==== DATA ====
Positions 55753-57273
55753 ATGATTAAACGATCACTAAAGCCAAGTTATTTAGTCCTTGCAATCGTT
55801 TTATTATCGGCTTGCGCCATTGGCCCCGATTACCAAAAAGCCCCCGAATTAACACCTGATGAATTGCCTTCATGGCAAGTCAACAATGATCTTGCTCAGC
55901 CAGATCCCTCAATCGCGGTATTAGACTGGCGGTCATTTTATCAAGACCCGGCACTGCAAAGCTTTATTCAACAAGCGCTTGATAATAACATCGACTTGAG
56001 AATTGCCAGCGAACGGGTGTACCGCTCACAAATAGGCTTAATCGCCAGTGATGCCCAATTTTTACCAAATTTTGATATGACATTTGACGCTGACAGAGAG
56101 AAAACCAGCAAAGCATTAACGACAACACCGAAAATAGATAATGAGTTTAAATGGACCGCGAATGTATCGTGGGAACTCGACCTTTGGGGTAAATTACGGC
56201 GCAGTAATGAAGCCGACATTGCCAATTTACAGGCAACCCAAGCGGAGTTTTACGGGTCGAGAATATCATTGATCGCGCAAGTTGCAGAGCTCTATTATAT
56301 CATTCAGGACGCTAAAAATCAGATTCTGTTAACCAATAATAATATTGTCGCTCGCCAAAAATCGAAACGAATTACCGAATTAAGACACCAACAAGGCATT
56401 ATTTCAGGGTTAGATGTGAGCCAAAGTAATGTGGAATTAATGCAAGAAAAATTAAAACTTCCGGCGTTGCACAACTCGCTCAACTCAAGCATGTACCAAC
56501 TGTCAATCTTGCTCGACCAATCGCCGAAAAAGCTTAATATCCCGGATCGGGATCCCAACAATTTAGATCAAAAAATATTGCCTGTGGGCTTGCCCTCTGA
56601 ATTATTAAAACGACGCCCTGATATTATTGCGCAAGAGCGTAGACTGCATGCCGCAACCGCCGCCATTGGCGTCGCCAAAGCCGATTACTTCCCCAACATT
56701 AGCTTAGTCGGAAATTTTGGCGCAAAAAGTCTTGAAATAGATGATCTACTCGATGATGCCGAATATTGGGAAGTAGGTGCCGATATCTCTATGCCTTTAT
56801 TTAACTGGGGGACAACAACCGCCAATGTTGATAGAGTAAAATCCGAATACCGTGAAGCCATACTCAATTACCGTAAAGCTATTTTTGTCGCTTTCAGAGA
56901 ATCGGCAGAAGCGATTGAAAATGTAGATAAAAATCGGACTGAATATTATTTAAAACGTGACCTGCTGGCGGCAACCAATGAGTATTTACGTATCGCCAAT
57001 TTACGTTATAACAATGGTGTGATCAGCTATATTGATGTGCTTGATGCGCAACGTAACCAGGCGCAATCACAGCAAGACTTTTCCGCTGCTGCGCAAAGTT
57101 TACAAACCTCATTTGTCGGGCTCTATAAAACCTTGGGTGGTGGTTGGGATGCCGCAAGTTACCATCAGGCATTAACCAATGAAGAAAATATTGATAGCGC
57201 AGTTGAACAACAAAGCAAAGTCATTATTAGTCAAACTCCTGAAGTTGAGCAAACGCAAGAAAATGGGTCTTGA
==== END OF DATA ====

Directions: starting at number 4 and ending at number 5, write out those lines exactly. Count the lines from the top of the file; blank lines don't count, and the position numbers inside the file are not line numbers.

55901 CAGATCCCTCAATCGCGGTATTAGACTGGCGGTCATTTTATCAAGACCCGGCACTGCAAAGCTTTATTCAACAAGCGCTTGATAATAACATCGACTTGAG
56001 AATTGCCAGCGAACGGGTGTACCGCTCACAAATAGGCTTAATCGCCAGTGATGCCCAATTTTTACCAAATTTTGATATGACATTTGACGCTGACAGAGAG